Dec 092017
The smallest fractal generator you will ever see. With ASM source.
File MFRA200.ZIP from The Programmer’s Corner in
Category Printer + Display Graphics
The smallest fractal generator you will ever see. With ASM source.
File Name File Size Zip Size Zip Type
MINIFRAC.ASM 8811 1769 deflated
MINIFRAC.DOC 5163 2265 deflated
MINIFRAC.EXE 1019 1008 deflated

Download File MFRA200.ZIP Here

Contents of the MINIFRAC.DOC file

MINIFRAC, V2.00 (c) Sam Laur, 1991-2


All rights wronged, all wrongs reversed. Batteries not
included. To avoid danger of suffocation, keep this
program away from small children. Warranty void if opened.

...I'm not responsible for *anything* these programs do.
If they break something down, you own the pieces.
They did, however, work on my computer (386/25 MHz), and
I hope (that's all) that they work on yours, too.

What A Stupid Concept
This was just a silly idea to test my Assembler-programming
capabilities. Then a friend of mine suggested that I should
make its size under a physical sector (512 bytes). At 310
bytes, it was quite fine, but then the madness began...
After 8 months of no change in the programs, I suddenly
made the zoom-box routines into it. The size grew a bit,
but I think that at 1019 bytes it is, however, a lot better
than Windows... eh, I mean Fractint. There still are some
limitations to the zooming, e.g. you can't zoom back to
where you came from.
The program needs at least a 386SX, but using it with
only a 386SX/16 may feel like hell on earth, so I recommend
a fast machine if you don't want to die of old age while
waiting for the program. It also needs at least a MCGA, but
as I haven't seen any MCGA-based video cards on any other
machine than IBM PS/2 Model 30, I might as well demand a VGA.

Very easy, just write the name of the program at the DOS prompt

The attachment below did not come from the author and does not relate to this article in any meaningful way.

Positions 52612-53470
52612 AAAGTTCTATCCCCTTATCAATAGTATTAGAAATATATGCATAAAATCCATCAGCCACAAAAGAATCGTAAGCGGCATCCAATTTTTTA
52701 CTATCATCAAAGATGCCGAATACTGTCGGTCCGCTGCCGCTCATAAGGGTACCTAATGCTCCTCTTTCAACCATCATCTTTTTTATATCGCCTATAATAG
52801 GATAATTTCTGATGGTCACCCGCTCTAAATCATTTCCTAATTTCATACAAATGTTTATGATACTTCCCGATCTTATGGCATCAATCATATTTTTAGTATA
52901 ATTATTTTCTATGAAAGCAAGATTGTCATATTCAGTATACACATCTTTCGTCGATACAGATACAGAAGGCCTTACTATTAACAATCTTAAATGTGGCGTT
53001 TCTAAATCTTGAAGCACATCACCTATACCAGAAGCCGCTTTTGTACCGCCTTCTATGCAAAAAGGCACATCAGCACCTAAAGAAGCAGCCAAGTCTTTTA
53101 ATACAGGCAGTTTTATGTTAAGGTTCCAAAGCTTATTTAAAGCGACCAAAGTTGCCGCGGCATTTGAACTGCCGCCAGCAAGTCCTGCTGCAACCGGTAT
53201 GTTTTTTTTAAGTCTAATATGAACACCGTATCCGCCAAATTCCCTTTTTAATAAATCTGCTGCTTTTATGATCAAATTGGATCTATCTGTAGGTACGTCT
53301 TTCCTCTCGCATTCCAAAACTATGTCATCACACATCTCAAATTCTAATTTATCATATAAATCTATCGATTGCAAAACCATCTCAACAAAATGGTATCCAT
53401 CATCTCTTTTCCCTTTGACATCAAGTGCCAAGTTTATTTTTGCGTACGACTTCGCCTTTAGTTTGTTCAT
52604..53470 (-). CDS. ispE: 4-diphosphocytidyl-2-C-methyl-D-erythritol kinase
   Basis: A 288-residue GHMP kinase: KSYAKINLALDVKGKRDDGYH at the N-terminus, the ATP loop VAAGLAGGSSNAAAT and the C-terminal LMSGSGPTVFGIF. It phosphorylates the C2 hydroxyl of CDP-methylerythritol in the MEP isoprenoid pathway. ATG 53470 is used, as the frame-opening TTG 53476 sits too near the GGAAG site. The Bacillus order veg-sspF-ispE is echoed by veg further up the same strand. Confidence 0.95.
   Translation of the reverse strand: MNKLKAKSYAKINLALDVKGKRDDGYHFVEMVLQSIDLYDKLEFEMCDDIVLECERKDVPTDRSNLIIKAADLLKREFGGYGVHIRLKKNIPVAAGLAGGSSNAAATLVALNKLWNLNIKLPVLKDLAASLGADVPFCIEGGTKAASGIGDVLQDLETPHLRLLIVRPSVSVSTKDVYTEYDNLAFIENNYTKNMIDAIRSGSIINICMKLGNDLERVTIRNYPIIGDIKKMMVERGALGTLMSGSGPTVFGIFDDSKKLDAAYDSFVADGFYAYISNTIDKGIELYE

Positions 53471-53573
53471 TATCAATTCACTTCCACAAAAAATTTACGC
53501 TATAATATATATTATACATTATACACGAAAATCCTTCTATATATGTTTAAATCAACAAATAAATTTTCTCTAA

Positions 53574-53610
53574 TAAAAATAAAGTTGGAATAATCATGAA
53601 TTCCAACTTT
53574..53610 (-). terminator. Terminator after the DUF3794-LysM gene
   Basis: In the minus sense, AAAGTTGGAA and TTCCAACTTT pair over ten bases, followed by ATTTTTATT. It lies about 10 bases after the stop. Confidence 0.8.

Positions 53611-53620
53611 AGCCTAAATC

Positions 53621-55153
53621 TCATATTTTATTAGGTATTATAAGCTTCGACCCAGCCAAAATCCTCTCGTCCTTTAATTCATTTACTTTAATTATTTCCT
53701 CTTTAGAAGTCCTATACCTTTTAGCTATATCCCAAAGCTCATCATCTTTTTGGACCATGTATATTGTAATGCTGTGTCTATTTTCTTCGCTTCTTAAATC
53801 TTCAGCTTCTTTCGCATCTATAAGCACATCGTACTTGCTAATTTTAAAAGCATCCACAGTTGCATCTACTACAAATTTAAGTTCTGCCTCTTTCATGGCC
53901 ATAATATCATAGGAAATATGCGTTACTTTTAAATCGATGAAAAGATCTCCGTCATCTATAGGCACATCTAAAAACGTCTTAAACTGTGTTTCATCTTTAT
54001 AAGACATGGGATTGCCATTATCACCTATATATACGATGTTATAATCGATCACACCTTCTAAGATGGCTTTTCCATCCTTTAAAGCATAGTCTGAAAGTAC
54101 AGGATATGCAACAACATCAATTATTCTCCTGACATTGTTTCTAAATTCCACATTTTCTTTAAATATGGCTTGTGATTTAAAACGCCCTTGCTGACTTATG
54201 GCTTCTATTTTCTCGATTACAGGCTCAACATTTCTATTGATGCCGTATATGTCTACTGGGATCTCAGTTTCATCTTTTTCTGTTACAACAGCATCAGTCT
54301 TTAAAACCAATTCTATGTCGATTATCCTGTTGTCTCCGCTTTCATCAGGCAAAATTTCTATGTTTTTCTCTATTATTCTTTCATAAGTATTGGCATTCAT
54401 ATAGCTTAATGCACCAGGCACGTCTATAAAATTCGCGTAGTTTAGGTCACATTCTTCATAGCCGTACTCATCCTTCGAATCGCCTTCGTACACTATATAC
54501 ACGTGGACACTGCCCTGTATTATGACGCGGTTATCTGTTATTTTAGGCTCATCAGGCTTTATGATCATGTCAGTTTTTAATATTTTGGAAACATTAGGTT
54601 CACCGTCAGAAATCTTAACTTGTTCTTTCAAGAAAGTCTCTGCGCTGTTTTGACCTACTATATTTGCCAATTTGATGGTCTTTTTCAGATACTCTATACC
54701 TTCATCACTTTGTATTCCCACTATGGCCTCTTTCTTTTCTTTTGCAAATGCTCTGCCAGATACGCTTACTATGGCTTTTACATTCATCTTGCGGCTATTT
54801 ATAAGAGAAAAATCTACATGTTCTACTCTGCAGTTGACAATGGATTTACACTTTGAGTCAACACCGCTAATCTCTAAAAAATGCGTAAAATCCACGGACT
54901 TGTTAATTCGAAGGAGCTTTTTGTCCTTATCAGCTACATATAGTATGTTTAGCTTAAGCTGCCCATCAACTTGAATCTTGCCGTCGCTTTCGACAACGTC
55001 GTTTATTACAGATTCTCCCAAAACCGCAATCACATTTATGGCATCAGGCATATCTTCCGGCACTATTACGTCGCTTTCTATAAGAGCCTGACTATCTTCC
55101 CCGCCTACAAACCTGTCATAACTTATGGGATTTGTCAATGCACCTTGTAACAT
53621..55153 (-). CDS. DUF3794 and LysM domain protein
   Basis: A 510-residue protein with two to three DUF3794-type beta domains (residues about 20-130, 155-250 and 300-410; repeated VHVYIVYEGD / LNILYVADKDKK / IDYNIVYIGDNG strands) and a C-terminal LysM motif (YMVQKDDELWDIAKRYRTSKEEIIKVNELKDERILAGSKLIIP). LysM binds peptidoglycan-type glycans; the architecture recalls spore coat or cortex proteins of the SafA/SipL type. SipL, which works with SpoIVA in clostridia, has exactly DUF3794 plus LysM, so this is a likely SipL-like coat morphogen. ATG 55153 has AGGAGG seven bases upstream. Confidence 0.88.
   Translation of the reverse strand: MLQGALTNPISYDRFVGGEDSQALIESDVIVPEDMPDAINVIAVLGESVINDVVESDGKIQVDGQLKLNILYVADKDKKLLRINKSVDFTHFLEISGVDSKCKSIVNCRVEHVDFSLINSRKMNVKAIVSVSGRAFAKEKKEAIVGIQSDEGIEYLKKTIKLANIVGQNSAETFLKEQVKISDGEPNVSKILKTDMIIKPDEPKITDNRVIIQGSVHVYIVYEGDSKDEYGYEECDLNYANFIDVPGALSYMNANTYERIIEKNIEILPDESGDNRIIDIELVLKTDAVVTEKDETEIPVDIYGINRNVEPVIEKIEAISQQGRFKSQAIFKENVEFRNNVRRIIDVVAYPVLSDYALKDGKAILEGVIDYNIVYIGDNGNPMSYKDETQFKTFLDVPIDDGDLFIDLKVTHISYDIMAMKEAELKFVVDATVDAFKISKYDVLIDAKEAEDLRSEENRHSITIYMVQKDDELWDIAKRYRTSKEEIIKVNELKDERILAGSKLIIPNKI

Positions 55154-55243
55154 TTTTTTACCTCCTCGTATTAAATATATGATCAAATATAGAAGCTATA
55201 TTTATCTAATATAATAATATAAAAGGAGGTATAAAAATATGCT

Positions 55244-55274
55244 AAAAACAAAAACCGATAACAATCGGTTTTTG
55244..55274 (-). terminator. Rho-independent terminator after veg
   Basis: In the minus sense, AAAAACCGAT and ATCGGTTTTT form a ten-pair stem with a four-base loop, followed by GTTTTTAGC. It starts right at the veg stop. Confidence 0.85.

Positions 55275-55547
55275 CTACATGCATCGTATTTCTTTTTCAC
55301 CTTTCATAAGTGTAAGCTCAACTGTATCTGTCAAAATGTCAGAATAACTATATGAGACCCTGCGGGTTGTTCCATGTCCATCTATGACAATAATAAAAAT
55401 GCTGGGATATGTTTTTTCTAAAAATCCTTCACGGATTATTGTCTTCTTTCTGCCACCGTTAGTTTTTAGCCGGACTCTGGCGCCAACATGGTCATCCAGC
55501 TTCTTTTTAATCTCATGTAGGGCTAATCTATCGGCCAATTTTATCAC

and press Enter. You can't change the default parameters,
however, unless if you recompile it. But changing the
parameters isn't really necessary because you can zoom in
as much as you want. (Well, almost, there IS a limit for
32-bit integer arithmetics, too, you know!)
After the program has computed the starting screen, you'll
see a small, dark dot in the middle of the screen. That's
the Mandelbrot set, deliberately made small in order to make
possible to zoom into the surroundings, which are calculated
differently from the "original" Mandelbrot-algorithm, and
form a fractal by themselves. To enter Zoom-mode, press
PageUp - To shrink zoom box
PageDown - To enlarge zoom box
Cursor keys - To move the zoom box around (fast)
Control + Cursor keys - To move the zoom box (slow)
Enter - after placing the zoom box where you want it,
this will start the recalculation.
After the screen has been recomputed, you may press +
to increase the maximum iteration level by 500. Needed
when zooming into some places...

Throw Me Your Ideas
This piece of (buggy) code is distributed as Freeware :
there is no obligatory "registration fee". The source code
is included, you can play around with it but don't
distribute the changed source code or compiled program
before consulting the author (I want to know what you did
better than I did!)
If you have seen a smaller fractal program than this,
which is as functional as this (yes, I've made a 139-byte
version which just throws the M-set on screen...) inform
me immediately, because it would be interesting to know
if somebody else is as crazy as I am.
If you use it, and like it, send me a message, preferably
through my BBS or by E-Mail. If you DIDN'T like it, send
me a message anyway and tell me what to improve...
The addresses are:

Internet E-mail : [email protected]
[email protected] (works sometimes 🙂 )
[email protected] (from August '92)

FidoNet Netmail : Sam Laur @ 2:222/42
Snailmail : Sam Laur
Bergeninkatu 6 D 30
SF-20320 Turku

But if you *really* insist on sending me a small sum of money,
I won't object. I'm not forcing anyone to pay anything anytime,
so if you do, blame yourself for losing your money... 🙂

Version history
1.00 - 1.26 : Small tweaks and optimizations, each taking a couple of
bytes away... but mostly these versions were quite useless.
There was a 16-bit version of MINIFRAC but it wasn't suitable
for zooming because of the poor arithmetics range.

2.00 : Suddenly cranked up (in one day) zoom-box handling
routines. There certainly are some bugs waiting for
being squished, that's why the source is included -
for you to laugh at.

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